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"For he scorned the word of Hashem and broke His commandment; that person will surely be cut off, his sin is upon him…The Children of Israel were in the Wilderness and they found a man gathering wood on the Sabbath day" (Bemidbar 15:31-32).

Rashi quotes the explanation of Rabbi Moshe HaDarshon who explained the juxtaposition of these two paragraphs next to each other - the first about serving foreign gods and the second about observing the Shabbos - because both are considered as important as all of the other mitzvahs of the Torah combined.

The following amazing story, recorded by Rabbi Yitzchak Zilberstein in Aleynu Lishabeach, also indicates the power of Shabbos to overcome foreign observance.

Everyone who is involved with Kiruv (Outreach Work), especially in the United States, knows that the most powerful tool to attract a non-observant person to Torah-true Orthodoxy is Shabbos. The true, sweet taste of that holy day totally permeates the soul and fills it with a semblance of the World-to-Come which no one wants to part with.

A Torah Scholar in Bnei Brak told Rabbi Zilberstein that he invited a boy who was in an early stage of return to be his guest for Shabbos. The boy enjoyed the visit thoroughly: the special, warm atmosphere; the "delicious" words of Torah which were "served" at every meal; and the lovely, moving songs sung between portions of tasty food. But what he loved the most was when someone sang the beautiful "Lecha Dodi" we traditionally sing at the Friday night service in the synagogue. For some unknown reason, that song made a very strong impression upon him and he asked that they sing it again and again. Strangely, every time he heard it, his eyes welled up with tears.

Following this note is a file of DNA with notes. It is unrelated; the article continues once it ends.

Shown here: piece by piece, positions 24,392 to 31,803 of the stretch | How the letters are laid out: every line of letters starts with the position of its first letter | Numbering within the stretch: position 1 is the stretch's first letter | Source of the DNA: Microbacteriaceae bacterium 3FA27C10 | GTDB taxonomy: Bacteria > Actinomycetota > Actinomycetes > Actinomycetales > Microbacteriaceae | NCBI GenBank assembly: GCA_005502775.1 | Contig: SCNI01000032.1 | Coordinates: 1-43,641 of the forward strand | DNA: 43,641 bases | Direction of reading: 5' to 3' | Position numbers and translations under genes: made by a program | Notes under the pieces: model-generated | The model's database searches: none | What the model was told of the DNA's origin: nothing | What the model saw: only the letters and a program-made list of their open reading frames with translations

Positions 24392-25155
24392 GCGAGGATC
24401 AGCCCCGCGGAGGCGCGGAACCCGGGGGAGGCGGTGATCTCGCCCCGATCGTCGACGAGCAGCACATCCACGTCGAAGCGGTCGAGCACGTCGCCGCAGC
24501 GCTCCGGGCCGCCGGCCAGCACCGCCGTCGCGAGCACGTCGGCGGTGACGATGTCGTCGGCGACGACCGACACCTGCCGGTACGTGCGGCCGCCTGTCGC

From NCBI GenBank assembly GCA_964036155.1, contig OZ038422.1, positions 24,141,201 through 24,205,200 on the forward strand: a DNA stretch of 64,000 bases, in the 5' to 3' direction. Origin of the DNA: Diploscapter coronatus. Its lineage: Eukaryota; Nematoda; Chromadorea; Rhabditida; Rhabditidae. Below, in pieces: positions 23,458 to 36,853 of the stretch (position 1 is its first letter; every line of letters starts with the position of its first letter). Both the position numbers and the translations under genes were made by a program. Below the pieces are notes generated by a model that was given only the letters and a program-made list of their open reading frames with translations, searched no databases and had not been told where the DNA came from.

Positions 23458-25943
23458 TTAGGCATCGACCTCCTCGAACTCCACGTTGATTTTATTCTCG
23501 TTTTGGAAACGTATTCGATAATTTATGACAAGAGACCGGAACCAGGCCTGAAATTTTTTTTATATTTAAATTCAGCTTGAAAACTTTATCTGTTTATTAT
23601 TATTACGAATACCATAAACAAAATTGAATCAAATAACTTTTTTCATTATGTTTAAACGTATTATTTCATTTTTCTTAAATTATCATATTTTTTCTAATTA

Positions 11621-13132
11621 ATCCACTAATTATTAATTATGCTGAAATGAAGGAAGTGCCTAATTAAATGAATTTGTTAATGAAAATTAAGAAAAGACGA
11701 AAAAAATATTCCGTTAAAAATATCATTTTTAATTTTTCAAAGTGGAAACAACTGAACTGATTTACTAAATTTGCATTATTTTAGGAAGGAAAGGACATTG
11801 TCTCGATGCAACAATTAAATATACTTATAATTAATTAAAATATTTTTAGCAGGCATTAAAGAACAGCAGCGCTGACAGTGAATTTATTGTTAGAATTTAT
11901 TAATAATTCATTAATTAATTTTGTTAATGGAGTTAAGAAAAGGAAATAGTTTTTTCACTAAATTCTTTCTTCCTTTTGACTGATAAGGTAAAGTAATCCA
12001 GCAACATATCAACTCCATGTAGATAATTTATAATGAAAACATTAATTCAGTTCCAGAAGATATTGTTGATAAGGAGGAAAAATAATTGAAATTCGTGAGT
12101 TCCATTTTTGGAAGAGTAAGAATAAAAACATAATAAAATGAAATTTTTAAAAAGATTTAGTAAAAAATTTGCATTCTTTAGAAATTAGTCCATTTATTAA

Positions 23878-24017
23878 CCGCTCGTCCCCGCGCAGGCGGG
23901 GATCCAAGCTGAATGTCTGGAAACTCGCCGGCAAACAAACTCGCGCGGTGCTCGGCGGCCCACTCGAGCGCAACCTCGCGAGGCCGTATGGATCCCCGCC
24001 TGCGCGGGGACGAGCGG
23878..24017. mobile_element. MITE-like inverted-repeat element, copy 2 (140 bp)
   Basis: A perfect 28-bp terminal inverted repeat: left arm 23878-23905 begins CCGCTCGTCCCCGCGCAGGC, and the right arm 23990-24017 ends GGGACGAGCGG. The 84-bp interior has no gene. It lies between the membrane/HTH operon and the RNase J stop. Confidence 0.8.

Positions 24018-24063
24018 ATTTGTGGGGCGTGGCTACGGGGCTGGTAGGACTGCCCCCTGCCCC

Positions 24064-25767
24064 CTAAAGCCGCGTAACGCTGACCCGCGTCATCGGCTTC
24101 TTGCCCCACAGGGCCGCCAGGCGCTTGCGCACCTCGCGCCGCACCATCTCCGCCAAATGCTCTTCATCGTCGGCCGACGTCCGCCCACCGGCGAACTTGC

When Shabbos was finally over, and the boy was about to leave, his host asked him his name. Imagine his shock when the boy replied, "Giaber Abu Chusein." His host asked him to put down his suitcases and sit down and tell him his life's story. The boy was happy to do so and explained that until just recently he had lived with his parents in an Arab village in the Galilee, and that since he was a child he was thoroughly fluent in the Koran of Islam.

Once, at a mass gathering in the village, the local Mufti spoke about the great "mitzvah," as defined by the Koran, to kill Jews. "The entire crowd was mesmerized by these words," the young man related excitedly, "but I jumped up and shouted that the Mufti is lying; that no such thing is mentioned anywhere in the Koran. Immediately, the youngsters in the crowd began beating me up, and my father joined them in giving me such mighty blows that I was lucky to escape with my life.

"After that, I had to run away from the village and I traveled up North to Kiryat Shemonah. Since I am an electrician by trade, I joined a group of other electricians who were working for a Jew who had a factory for electronic items. The owner was very impressed with my capabilities and my dedication and, soon after, he appointed me to be the general manager of the factory. On Shabbos, when the plant was closed, I stayed at the homes of the Jewish factory workers.